Japan, Australia Bond Risk Increases, Credit-Default Swaps Show

The cost of insuring Japanese and Australian corporate and sovereign bonds from default rose, according to traders of credit-default swaps.

The Markit iTraxx Japan index climbed 1 basis point to 164 basis points as of 9:48 a.m. in Tokyo, Deutsche Bank AG prices show. The index is set to close up 7 basis points since close on March 21, when the new Series 17 started trading, according to data provider CMA.

The Markit iTraxx Australia index jumped 5 basis points to 143 basis points as of 11:46 a.m. in Sydney, according to Westpac Banking Corp. (WBC) The previous Series 16 index closed at 124.9 on March 20, dropping from 180.5 on Dec. 30, according to CMA, which is owned by CME Group Inc. and compiles prices quoted by dealers in the privately negotiated market.

The Markit iTraxx Asia index of 40 investment-grade borrowers outside Japan fell 2 basis points to 153.5 basis points as of 8:49 a.m. in Hong Kong, Royal Bank of Scotland Group Plc prices show.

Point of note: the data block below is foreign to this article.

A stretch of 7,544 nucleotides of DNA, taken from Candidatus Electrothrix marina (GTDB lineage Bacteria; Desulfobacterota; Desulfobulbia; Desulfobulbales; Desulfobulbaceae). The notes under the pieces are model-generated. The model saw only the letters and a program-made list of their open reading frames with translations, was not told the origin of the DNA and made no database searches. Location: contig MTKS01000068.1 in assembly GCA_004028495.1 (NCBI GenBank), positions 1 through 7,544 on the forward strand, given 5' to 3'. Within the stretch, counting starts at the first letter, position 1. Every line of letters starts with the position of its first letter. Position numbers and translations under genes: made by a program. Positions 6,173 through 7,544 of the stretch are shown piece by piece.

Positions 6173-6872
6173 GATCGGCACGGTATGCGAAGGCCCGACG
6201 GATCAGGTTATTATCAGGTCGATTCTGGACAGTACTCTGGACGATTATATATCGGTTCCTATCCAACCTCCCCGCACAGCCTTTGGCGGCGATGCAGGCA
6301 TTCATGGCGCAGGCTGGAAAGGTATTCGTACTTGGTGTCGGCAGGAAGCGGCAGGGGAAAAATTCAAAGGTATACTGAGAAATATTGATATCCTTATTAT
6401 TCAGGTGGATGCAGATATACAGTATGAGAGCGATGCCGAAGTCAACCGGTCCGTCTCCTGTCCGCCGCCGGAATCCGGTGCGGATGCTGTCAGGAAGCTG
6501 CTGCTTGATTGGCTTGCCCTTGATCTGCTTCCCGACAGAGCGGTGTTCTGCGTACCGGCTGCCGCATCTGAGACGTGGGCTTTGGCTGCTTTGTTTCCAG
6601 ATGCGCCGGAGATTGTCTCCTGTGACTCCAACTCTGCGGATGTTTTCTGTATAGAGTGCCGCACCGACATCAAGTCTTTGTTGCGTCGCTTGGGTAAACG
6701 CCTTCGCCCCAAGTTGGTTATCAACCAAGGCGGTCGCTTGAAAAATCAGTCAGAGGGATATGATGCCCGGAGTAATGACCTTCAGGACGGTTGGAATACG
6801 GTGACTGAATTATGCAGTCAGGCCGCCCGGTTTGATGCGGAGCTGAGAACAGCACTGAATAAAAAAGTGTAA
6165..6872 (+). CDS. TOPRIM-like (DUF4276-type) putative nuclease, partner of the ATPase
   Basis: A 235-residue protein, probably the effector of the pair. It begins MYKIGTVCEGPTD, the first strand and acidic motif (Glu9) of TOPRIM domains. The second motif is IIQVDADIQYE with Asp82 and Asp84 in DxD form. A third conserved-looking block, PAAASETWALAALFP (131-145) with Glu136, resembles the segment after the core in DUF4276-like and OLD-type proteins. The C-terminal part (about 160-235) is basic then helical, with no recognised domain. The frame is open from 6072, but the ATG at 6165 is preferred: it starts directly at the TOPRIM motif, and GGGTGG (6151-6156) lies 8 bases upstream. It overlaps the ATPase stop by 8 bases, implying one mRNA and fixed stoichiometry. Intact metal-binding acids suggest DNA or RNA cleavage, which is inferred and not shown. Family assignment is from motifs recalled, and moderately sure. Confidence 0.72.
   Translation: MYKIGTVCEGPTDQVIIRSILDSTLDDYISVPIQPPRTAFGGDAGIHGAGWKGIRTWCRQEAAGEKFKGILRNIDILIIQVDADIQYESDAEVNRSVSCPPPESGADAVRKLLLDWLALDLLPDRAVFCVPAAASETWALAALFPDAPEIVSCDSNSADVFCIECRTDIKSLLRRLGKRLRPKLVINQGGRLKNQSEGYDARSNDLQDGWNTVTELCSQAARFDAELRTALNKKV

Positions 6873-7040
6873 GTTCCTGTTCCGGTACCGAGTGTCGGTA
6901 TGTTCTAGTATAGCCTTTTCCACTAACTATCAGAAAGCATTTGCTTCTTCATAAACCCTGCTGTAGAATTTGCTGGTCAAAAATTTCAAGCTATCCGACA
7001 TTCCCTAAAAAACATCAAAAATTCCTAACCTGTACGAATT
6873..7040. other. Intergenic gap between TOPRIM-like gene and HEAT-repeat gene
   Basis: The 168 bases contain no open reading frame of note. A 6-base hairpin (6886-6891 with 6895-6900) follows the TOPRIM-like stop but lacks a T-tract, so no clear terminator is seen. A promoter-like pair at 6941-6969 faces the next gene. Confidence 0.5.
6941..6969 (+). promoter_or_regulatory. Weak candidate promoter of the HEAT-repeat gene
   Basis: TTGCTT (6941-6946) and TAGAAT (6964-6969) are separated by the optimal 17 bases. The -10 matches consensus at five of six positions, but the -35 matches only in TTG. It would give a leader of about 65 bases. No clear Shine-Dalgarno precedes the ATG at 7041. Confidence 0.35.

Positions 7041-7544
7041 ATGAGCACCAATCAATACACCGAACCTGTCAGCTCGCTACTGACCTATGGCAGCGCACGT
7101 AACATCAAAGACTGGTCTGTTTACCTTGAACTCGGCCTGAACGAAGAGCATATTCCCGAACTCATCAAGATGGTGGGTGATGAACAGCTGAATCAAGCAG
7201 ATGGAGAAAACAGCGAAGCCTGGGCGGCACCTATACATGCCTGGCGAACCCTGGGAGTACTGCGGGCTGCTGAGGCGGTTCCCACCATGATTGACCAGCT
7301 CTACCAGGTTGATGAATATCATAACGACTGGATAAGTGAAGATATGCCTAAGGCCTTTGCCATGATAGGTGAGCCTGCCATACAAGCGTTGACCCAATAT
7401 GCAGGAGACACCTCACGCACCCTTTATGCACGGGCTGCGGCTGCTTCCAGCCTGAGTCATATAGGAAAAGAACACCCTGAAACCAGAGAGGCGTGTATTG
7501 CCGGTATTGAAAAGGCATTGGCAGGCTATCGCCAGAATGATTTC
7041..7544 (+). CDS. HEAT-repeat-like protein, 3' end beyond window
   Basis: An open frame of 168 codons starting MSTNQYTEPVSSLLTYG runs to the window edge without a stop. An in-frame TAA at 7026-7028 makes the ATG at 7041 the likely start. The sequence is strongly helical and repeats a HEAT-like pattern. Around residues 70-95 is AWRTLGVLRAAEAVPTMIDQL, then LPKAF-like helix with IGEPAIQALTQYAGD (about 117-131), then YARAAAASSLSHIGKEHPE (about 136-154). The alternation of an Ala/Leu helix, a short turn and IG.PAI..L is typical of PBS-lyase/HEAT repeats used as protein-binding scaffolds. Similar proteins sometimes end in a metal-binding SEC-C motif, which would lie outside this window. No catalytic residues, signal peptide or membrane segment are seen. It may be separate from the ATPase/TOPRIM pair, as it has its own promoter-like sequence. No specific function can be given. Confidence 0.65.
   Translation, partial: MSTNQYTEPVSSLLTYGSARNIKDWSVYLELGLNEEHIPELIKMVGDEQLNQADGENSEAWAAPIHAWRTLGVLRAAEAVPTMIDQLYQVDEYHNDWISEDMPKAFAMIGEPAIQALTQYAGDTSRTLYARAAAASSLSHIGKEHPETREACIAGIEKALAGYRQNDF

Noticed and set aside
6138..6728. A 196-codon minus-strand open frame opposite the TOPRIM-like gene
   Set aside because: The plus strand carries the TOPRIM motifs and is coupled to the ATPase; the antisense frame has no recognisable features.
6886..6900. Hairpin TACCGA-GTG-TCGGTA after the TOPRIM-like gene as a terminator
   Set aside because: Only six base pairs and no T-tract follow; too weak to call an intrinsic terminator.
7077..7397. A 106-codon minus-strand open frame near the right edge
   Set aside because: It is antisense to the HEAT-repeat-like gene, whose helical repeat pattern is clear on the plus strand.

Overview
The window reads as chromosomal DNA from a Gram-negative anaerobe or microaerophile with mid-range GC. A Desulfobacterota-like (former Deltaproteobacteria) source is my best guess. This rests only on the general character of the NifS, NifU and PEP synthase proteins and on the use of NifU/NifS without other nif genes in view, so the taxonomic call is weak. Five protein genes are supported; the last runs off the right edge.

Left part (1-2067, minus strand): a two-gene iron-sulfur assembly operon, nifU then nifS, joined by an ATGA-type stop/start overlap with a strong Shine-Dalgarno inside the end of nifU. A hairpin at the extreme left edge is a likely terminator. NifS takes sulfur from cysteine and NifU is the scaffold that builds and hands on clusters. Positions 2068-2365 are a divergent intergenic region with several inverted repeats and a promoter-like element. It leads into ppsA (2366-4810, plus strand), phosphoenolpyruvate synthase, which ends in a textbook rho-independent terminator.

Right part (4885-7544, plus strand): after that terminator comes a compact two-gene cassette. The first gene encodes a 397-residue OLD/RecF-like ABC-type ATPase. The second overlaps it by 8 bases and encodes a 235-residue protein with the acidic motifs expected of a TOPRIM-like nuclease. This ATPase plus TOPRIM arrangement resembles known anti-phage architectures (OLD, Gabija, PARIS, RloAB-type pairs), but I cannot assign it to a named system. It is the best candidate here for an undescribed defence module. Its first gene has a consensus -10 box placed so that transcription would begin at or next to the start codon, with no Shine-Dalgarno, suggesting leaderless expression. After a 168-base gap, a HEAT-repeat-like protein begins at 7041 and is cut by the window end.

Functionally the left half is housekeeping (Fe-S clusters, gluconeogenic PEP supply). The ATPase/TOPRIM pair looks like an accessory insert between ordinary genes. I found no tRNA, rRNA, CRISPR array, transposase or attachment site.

Credit-default swap indexes are benchmarks for protecting bonds against default and traders use them to speculate on credit quality. A drop signals improving perceptions of creditworthiness, while an increase suggests the opposite.

The swap contracts pay the buyer face value in exchange for the underlying securities if a borrower fails to meet its debt agreements. A basis point is 0.01 percentage point.

To contact the reporter on this story: Rachel Evans in Hong Kong at revans43@bloomberg.net

To contact the editor responsible for this story: Shelley Smith at ssmith118@bloomberg.net

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